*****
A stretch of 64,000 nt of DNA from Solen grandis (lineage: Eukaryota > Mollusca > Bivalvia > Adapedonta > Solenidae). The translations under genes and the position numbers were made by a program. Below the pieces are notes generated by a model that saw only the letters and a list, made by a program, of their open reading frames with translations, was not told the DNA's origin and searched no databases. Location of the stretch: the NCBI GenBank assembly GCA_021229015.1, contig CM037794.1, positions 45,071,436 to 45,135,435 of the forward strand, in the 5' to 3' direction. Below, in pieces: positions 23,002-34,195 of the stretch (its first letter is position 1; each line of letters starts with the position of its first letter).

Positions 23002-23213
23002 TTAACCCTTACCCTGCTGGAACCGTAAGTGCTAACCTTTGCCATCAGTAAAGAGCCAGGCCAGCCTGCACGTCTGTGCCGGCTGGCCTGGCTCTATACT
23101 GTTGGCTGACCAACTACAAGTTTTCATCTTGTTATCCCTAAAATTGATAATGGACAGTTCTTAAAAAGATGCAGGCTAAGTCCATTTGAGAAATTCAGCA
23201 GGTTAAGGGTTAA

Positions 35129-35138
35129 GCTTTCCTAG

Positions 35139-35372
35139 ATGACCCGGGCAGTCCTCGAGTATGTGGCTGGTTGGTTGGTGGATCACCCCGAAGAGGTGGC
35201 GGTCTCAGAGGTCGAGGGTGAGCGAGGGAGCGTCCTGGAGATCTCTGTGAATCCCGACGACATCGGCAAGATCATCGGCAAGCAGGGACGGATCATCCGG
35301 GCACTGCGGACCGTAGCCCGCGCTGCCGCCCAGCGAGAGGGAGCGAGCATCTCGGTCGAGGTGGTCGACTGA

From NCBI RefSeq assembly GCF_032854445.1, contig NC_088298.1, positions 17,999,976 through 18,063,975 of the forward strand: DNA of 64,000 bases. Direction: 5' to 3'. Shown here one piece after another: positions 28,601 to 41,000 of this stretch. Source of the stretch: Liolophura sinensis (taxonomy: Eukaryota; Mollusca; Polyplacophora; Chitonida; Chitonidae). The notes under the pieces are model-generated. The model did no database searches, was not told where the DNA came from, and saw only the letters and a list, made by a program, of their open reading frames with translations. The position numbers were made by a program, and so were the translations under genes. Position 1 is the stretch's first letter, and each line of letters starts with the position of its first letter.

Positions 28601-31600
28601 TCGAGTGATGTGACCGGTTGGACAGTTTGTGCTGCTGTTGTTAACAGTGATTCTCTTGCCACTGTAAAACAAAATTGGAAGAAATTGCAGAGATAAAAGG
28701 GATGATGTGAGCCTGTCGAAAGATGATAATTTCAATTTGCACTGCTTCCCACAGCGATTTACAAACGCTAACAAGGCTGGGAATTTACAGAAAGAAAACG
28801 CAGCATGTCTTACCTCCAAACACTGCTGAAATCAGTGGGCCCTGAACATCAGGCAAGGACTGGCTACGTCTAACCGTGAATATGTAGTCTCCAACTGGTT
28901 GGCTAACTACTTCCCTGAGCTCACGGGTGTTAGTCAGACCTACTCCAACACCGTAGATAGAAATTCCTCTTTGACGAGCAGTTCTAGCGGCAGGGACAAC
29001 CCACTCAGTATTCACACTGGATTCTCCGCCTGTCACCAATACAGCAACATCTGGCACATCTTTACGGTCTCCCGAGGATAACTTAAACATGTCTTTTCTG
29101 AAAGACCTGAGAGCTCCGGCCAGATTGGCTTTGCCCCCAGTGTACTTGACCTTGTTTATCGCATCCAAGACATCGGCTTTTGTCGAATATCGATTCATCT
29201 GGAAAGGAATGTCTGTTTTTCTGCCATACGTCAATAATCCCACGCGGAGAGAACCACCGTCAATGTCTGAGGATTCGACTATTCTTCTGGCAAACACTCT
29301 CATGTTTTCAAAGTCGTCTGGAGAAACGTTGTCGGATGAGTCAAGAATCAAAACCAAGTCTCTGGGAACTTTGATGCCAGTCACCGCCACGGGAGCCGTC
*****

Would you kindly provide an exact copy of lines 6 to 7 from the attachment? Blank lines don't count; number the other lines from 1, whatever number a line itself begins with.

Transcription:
Positions 35129-35138
35129 GCTTTCCTAG